But less quotidian species are not forgotten. Some broods of cicadas show themselves only every thirteen or seventeen years, en masse, and Black examines human response to both. In “Magicicada” octogenarian swimmer Jean, anticipating the latest return of the seventeen-year cicadas and remembering previous returns, reflects on her life as the mother of a girl she adopted out and a special needs boy and finally takes steps to reconnect with the former. Cicadas prompt even greater transformation in “Sing Fly Mate Die” when an unlikely sad sack wins a romantic trip and, en route, encounters a thirteen-year cicada emergence and an unexpected romance. Both stories delight with their details of the bizarre visual and auditory beauty of the manifestations.
I found the more sardonic stories in Music from a Strange Planet, many of which offer contemporary satirical commentary, most compelling. “So Sorry for Your Loss” is a witty look at a black widow of sorts: a woman who mirrors the collecting of specific moths in her marriage selection. After pinning up the Acherontia styx, Mme. Styx enlists the services of a psychiatrist, Dr. Mori, who becomes husband #6. As she raises the killing jar to Bombyx mori, she realizes her dual obsessions may be at an end. “The Watcher and the Watched” is a clever mash up of academia, online dating and art: a cynical artist themes her first installation around her boyfriend’s thesis on fireflies, her second on penis photos potential dates send her, and her third on a performance piece in which she dons and then sheds the persona of a caribou – one of Black’s many statements on the precariousness of identity. “Walk on Water,” a look at a privileged societal sector, focuses on an aimless former business analyst with vague sculpting ambitions. Saul, a middle-aged husband and father, also has his eye on an exotic barista who, when he tries to take their casual acquaintanceship too far, undergoes a “reverse metamorphosis” (p. 57) toward frumpiness. Saul’s own quasi-metamorphosis begins when the story ends and his wife begins removing a plaster cast from his body. This story, like so many in the collection, manages to be at once biting and tender. More unsettling is “Strangely Luminescent in the Dusk.” Reminiscent of Margaret Atwood’s more dystopian work, such as The Heart goes Last , this story follows a couple, Attacus and Adela, through their transfer from human to Lepidoptera, a process that has made Adela photophobic and Attacus very weak. In a setting in which forests are dying and rare microgardens are blocked off from the public, the pair are in a liminal space – between earth and space, between human and insect.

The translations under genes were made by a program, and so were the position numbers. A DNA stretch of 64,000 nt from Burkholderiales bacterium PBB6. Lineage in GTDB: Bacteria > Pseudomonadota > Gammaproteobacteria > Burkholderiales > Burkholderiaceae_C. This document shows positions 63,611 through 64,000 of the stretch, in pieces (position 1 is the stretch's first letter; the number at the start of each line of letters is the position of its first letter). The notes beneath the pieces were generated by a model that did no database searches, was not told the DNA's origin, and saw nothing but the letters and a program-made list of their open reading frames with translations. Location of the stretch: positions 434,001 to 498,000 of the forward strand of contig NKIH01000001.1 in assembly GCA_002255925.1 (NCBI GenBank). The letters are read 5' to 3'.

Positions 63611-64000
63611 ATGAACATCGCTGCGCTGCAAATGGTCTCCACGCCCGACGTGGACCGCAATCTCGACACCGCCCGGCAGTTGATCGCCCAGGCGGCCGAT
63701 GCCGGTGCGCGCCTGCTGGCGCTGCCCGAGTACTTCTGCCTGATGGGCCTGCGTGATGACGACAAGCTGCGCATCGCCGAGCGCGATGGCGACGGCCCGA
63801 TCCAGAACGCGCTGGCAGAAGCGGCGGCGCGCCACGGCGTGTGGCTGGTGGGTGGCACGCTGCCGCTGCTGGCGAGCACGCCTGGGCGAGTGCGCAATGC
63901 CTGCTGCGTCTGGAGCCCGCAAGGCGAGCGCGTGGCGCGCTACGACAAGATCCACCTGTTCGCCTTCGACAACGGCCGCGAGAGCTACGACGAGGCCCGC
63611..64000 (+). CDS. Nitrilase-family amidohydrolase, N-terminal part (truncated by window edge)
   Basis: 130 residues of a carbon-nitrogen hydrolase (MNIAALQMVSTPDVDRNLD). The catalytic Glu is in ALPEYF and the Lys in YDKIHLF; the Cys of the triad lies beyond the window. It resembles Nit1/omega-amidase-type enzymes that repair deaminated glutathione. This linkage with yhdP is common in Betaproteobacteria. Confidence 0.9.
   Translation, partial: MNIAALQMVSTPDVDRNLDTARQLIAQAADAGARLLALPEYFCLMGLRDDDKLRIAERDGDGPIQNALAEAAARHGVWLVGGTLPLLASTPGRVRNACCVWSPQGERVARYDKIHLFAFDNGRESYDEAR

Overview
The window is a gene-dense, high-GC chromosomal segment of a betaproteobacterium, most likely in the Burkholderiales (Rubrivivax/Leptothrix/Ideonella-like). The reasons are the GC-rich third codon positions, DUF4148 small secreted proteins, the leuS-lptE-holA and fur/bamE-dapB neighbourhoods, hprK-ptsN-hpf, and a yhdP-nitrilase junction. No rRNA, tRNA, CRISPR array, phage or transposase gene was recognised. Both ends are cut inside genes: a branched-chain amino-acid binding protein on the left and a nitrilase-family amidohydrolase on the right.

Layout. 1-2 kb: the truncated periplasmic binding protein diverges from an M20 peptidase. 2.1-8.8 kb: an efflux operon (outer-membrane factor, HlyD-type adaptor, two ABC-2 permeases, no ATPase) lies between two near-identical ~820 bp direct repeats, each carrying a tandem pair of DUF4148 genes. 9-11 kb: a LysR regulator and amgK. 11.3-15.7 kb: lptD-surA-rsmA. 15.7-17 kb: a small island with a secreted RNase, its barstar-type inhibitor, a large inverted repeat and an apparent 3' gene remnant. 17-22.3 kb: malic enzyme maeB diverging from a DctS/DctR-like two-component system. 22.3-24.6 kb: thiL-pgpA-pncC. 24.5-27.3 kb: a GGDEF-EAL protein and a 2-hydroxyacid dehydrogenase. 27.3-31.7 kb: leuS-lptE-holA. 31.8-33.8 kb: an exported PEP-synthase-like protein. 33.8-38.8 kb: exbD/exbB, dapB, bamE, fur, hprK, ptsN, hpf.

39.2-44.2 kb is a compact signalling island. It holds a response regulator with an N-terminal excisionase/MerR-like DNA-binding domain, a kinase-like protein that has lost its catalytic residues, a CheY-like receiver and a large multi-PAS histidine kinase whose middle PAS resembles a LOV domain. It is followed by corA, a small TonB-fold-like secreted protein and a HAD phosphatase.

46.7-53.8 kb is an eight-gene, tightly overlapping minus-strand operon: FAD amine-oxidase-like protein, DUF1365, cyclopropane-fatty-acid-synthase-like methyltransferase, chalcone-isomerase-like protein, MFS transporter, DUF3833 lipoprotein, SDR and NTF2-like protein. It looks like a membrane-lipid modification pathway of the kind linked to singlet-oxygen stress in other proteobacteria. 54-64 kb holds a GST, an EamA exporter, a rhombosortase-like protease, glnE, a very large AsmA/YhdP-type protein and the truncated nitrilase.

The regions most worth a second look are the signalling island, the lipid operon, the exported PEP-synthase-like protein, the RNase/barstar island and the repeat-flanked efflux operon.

From the above sampling (of fewer than half of the collection) readers will (rightfully) discern that Music from a Strange Planet is a diverse collection; the parts that make up its whole are not linked by character, setting, tone, or type. Nor are there many Joycean epiphanies inside its covers. Yet, transformations (of often lonely, isolated individuals) that may be internal or external, seem true or false, or happen to the least likely of characters, weave these stories together. It is no coincidence that “threshold” is an often repeated word. Although I at first found the capricious nature of the collection and the seemingly random ordering of stories therein a bit disconcerting, I have come to see it as part of the vitality, freshness, and charm of Music from a Strange Planet.
Ginny Ratsoy is Professor Emerita at Thompson Rivers University. Her publications (co-authored and edited and co-edited books and numerous peer-reviewed articles) have focused on Canadian novels, theatre, small cities, third-age learning, and the scholarship of teaching and learning. Her recent focus has been on maintaining a growth mindset and promoting third-age learning as a corrective to societal ageism. Editor’s note: Ginny Ratsoy’s recent reviews include books by J.G. Toews, Iona Whishaw, Wayne Grady, Angie Abdou, Josephine Boxwell, Caroline Adderson, Melanie Jackson, Estella Kuchta, Madeline Sonik, and Mary MacDonald.